Review: Raven “Leave ‘Em Bleeding” [Steamhammer]

Review: Raven “Leave ‘Em Bleeding” [Steamhammer]

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The last day of September was a turning point for British iconic heavy metal band Raven, on that very day was released their compilation of best songs from the period in collaboration with Steamhammer Records. Raven made the deal with SPV Records after a long silence (when their guitarist crushed his legs), and for a dozen years they were successfully working together, but now the time has come, and as a big thanks for those productive years, the album of their latest hits was released.

This compilation consists of fervent and dynamic songs from the full-length Metal City (2020), ExtermiNation (2015) and Walk Through Fire (2010), as well as from EP Party Killers (2015) and live album Screaming Murder Death from Above: Live in Aalborg (2019). Half of the songs goes as bonus tracks – some extras from LPs, cover versions (of Montrose and Thin Lizzy) and recorded live song from 2017. And all these songs are compiled to display the spirit of Raven for the last decade. And when you listen to this collection of “the best”, it strikes you as an embodiment of heavy metal’s purity during all these 50 minutes. Primitive, raw and ad nauseam straightforward, but at the same time daring, hard-hitting and excruciatingly passionate. And even if you missed the NWOBHM blooming heyday, this zealous excitement still hits you, the music of Raven is still contagious and pertinent.

It’s a pity that the songs are not re-recorded to display different angles of these splitting tracks. Yes, these were recorded recently and there’s no even a slightest change in their musical mindset, but re-recorded songs usually come up with transformed sound and more careful attention to the details. But if we consider this band as a musical entity, it’s safe to mention that it’s one of those rare occasions when it’s better to avoid such words as “transformation” or “evolution”. When these British metalheads conquered heavy metal scene, they sounded just like today. Of course, now the musicians are mature, professional and understand better how the music of Raven should sound, but their devotion to classical heavy/speed metal is just the same. And how eloquently speaks the artwork of Leave ‘em bleeding, displaying shabby old guitar with the gory traces; definitely, their path to heavy metal’s pinnacle was marked by blood, sweat and tears.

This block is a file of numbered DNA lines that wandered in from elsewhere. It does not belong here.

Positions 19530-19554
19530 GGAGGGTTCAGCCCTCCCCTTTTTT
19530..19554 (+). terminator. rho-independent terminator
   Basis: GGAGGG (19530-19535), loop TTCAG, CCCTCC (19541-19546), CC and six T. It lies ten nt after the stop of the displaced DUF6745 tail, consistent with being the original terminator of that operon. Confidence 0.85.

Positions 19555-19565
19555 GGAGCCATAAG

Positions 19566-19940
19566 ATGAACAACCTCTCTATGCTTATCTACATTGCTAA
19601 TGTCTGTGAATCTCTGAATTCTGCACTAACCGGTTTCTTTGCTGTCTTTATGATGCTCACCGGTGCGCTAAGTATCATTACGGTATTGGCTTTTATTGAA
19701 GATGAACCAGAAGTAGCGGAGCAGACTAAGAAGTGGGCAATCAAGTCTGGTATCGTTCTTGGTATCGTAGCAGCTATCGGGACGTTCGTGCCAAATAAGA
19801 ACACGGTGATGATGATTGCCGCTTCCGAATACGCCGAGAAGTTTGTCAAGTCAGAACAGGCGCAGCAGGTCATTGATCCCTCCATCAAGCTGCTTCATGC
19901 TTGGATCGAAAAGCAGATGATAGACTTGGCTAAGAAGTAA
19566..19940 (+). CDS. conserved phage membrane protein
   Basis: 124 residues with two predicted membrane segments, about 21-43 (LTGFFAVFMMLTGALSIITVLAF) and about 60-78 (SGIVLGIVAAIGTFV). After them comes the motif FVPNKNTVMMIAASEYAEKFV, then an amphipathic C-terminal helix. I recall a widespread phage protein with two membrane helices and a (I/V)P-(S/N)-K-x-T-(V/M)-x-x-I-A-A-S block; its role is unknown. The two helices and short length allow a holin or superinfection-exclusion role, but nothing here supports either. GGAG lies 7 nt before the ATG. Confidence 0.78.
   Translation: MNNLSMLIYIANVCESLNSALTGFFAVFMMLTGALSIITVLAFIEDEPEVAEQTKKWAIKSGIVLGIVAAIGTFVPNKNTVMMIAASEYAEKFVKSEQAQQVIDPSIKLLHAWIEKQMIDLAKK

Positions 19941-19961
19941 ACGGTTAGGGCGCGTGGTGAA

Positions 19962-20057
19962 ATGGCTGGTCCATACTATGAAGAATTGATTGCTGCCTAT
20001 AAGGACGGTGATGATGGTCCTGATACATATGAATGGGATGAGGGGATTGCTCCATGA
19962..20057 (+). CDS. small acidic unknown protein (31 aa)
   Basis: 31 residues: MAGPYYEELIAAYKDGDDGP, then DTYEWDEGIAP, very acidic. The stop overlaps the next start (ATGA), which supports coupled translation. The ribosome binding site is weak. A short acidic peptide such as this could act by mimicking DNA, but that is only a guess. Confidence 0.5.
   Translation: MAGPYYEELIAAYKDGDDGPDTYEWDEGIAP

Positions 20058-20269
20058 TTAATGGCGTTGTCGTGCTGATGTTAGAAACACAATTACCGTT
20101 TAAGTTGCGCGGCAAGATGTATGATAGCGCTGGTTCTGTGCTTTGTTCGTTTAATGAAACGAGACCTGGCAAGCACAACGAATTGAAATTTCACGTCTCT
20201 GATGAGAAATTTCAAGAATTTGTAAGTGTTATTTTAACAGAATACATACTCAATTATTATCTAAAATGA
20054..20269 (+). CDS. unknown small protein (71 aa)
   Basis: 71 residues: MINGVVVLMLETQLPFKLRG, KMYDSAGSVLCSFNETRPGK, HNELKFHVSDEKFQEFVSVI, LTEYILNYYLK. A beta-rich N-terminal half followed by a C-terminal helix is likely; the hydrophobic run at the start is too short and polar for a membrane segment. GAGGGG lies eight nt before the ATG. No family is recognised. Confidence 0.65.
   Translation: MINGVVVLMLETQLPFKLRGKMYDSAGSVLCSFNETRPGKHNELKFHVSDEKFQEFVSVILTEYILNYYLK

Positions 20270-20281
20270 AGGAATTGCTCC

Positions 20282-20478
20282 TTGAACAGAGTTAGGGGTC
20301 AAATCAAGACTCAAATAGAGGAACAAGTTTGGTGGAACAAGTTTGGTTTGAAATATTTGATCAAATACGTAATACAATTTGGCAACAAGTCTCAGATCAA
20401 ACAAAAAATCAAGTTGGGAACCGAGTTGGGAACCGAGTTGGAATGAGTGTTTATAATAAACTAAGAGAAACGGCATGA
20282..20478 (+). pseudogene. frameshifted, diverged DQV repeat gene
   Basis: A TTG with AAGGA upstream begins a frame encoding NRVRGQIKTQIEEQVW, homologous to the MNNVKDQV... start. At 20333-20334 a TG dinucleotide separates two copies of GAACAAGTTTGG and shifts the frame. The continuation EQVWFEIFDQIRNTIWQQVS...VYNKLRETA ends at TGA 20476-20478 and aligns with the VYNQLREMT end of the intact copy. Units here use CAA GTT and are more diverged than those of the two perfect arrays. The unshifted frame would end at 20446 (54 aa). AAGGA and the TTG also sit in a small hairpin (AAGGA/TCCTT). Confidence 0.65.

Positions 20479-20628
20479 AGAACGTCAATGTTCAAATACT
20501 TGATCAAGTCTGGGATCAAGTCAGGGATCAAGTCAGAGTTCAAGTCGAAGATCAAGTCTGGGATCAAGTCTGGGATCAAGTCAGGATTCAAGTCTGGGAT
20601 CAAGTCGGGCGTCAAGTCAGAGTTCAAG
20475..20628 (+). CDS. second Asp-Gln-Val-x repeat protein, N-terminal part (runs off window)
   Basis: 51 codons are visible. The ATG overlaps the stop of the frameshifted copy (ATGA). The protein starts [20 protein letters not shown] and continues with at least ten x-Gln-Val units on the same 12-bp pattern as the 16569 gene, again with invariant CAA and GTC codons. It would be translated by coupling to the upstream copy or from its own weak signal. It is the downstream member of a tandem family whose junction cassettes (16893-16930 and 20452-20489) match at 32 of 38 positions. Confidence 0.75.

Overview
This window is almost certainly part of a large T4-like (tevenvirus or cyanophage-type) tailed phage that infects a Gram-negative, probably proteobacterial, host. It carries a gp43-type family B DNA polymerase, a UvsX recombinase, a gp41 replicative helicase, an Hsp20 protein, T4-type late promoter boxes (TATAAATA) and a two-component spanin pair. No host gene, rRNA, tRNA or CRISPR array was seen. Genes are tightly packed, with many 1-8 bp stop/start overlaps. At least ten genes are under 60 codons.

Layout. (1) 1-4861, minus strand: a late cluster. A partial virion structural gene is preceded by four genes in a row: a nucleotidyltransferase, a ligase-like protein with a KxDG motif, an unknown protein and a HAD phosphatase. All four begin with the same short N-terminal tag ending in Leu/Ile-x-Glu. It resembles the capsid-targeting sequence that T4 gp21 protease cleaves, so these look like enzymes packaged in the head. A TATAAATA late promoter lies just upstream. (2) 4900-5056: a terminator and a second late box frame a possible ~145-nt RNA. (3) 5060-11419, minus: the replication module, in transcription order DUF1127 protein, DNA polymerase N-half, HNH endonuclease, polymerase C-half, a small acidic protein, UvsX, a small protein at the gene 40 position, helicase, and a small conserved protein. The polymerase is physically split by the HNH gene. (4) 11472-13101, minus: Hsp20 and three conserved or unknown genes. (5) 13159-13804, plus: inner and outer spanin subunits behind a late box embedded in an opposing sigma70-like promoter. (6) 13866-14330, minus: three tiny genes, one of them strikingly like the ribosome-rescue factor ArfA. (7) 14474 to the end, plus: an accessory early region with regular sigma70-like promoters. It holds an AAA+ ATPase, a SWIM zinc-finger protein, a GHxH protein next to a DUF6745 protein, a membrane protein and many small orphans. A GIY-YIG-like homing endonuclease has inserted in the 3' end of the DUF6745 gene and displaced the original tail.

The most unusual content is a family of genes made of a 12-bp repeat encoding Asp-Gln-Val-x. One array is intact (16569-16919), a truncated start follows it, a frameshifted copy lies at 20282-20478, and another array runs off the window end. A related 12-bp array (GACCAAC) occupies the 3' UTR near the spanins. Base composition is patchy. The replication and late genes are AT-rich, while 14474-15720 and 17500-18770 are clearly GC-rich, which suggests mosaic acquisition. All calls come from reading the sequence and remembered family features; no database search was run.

The passion of Gallagher brothers is beyond, fifty years worshipping NWOBHM with indefatigable enthusiasm! Their music is considered to be a huge and significant influence on the development of thrash metal; Raven was really one of the first bands that played with calculated aggression and insane speed, changing the concept of the heaviest genre of those times. Raven didn’t get all the recognition like their fellow neighbors Iron Maiden or Judas Priest, yet their contribution to origin of speed/thrash metal is substantially higher.

Examining this album a little deeper, we can definitely admit that it sounds surprisingly holistic and stable, despite the raggedness and violent merriment of every song. Even the covers “Space Station #5” and “Bad Reputation” are in the same stylistic conception, offering familiar playfulness and audacity as their own original tracks. And if we compare the last composition “Stay Hard” (that is actually almost forty years old) with their latest opuses from two-year-old Metal City, it’s absolutely the same spirit, emotional impact and vehemence. Maybe there is a point – why listen to every new album if you can peruse through their old 80s records and get the same? But actually, these Brits don’t spoil their fans every so often – only fourteen standard-length albums for fifty-year-long carrier. So, we can emerge ourselves into this old school drive and pretend that heavy metal is still alive. Because with the music of Raven, you really believe in it.

The mischievous mood doesn’t leave you during the entire listening experience. “Top of the Mountain” begins this energetic journey, slaying with hyperactive energy. “Battle March / Tank Treads” balances on the verge of thrash metal and is tinged with darker atmosphere. “Metal City” reminds us of the days of hair metal; it also pays homage to more traditional hard ‘n’ heavy. And “Malice in Geordieland” and “Rock this Town” are leading to a flirty rock ‘n’ roll domain. Everything is so traditional and straightforward – no technical fancies or structural complications, the arrangements are simple, the instrumental parts – precise. And of course, the singing parts attract special attention; John Gallagher uses his vocal range, demonstrating various extreme vocal skills, twisting the entire emotional palette.

Raven proved with this compilation that their dedication to heavy metal isn’t just beautiful or eloquent statement, it’s their lifestyle and probably the meaning of life. These twelve years with SPV were emotional and compelling, but everything comes to an end, opening the new chapter for these British icons. They are now signed to Silver Lining Music and the creative process of their new album is already underway.

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